Here's a strange analogy: writing is like vacuuming my home. Hard to get started, but once I start the process, it's fun and it feels good when it's done.
What am I going to do about it? I'll write more this year, at least once every month. Well, that's a bit tautological. More specifically, I will write smaller posts like this one. Many of my past posts have been incredibly long, which are hard to write and even harder to read. I'll be more charitable to myself. It's okay to write something possibly wrong, or just completely wrong, it's not the end of the world. After all, it's not like what's in my head is always right or consistent for that matter.
Raspberry Pi thermostat - Python Controller
This is a continuation of the Raspberry Pi thermostat series. The hardware part can be found here.
With the hardware built, now we need software to control the thermostat.
I decided to use Python for its simplicity. At first, I put up a simple website where I can control the thermostat using my phone. Soon, I realized it's actually easy to integrate with Apple Home via Homebridge so I implemented the interfaces required to get that working as well. Doing that let me do things like "hey siri, set the thermostat to 26 degrees".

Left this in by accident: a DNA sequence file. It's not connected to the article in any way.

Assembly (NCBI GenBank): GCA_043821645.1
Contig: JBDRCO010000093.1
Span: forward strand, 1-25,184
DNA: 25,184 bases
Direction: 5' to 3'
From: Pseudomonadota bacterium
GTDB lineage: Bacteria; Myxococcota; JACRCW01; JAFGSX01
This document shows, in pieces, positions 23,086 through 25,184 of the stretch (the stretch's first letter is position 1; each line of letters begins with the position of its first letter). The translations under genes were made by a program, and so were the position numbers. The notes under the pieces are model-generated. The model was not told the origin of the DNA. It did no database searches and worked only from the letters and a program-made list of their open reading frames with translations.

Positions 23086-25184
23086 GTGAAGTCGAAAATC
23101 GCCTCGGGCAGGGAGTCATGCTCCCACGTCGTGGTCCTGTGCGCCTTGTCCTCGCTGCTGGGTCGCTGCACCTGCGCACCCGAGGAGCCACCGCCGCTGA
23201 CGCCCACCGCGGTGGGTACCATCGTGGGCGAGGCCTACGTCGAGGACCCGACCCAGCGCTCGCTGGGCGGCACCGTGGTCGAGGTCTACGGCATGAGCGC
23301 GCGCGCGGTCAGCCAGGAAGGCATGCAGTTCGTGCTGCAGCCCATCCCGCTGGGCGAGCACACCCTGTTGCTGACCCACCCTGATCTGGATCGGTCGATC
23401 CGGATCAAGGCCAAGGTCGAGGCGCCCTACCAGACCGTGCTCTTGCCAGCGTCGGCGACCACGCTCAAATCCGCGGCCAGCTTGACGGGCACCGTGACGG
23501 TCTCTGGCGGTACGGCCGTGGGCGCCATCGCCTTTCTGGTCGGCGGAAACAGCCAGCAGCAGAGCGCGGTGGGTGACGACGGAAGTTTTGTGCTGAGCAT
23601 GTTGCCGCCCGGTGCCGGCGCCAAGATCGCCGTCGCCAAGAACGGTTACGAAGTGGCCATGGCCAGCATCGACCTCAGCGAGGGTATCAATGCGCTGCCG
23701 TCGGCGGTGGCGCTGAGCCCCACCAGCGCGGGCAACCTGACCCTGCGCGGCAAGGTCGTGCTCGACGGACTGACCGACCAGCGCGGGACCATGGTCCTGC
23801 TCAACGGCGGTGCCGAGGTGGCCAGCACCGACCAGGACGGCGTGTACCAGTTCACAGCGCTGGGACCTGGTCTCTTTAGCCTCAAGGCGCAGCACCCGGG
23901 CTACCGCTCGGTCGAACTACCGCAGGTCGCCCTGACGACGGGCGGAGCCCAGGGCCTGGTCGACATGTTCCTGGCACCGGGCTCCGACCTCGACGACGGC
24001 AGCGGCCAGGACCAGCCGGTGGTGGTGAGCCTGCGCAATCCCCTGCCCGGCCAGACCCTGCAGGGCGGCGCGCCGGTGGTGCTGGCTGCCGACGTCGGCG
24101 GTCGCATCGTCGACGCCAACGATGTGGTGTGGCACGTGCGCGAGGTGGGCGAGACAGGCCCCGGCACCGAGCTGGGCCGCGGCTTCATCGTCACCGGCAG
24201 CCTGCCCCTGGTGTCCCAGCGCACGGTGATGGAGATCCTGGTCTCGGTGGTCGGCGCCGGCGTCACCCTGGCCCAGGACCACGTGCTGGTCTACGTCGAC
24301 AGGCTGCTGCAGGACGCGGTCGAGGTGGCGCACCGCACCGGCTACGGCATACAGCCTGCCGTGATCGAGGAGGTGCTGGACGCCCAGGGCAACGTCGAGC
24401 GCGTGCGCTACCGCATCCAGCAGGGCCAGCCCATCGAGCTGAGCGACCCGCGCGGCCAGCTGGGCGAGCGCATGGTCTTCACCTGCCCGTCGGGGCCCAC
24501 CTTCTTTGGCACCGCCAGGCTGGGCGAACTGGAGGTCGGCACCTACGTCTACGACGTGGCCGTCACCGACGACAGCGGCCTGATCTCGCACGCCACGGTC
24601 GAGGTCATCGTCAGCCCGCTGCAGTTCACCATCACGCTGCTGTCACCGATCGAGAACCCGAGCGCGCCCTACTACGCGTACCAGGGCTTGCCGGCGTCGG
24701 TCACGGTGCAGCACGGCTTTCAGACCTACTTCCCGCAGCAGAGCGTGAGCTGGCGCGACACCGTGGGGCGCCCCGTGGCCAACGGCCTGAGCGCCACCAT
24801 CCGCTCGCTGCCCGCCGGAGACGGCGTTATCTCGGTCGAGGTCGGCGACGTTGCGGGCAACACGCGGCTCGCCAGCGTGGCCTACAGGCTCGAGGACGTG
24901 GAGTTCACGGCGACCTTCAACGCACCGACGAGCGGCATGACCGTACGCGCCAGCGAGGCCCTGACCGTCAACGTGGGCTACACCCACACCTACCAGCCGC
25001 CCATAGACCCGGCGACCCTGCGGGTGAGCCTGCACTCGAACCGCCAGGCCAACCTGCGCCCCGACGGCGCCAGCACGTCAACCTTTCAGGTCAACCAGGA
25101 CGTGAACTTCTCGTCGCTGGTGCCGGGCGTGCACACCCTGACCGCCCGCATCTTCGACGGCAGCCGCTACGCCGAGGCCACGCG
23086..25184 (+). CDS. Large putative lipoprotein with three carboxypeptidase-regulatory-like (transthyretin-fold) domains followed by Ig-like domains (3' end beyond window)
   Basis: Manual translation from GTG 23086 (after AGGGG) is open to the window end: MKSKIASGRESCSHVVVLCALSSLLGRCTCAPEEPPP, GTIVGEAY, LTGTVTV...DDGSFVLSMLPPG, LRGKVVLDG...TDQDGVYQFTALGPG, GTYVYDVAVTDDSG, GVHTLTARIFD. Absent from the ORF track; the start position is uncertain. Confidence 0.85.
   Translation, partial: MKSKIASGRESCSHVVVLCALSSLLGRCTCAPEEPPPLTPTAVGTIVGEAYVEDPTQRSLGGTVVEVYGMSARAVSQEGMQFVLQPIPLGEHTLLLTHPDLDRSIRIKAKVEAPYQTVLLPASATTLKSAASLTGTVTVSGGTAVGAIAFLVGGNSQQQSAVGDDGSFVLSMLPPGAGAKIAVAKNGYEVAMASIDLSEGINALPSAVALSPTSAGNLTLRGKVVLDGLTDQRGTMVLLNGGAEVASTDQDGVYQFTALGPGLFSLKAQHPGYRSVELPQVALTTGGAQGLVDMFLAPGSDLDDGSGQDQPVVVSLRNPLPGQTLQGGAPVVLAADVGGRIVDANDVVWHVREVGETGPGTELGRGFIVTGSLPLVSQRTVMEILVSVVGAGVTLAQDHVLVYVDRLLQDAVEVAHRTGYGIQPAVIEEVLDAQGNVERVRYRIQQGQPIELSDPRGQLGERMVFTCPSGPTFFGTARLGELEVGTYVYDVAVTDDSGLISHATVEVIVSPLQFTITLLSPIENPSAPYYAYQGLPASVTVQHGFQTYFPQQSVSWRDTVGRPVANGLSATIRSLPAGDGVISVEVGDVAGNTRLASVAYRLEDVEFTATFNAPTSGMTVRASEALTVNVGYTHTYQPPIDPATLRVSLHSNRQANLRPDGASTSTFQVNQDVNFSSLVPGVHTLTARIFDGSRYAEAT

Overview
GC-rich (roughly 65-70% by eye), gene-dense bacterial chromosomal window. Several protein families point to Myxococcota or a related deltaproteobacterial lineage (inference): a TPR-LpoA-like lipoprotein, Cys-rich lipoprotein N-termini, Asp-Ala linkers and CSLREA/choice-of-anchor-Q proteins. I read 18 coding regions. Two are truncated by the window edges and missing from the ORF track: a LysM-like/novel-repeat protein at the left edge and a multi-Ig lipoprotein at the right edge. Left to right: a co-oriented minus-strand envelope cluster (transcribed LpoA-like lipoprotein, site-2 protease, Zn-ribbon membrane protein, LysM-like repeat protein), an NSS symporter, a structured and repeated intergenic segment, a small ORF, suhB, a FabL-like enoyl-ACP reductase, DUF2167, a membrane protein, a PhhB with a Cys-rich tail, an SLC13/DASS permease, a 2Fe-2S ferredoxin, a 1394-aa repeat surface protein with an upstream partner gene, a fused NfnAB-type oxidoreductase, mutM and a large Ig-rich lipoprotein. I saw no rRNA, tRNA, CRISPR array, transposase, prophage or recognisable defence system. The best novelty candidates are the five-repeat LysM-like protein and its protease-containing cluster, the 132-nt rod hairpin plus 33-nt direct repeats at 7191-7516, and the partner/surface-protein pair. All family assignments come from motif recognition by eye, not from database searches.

The following is the overview of the solution:
The code is here, but it has lots of features that are not necessarily used today.
- RPi.GPIO for controlling GPIO pins. This comes with the Raspbian OS already.
- Flask to put up a simple HTTP interface for homebridge.
- DHT11 for interfacing with DHT11 sensor.
- Adafruit_Python_CharLCD to control the 1602 display.
The server just spins up a bunch of servers (implemented as threads) that polls sensors and carry out actions. Whether Python performs well with multi-threading is irrelevant here since the CPU is mostly idle.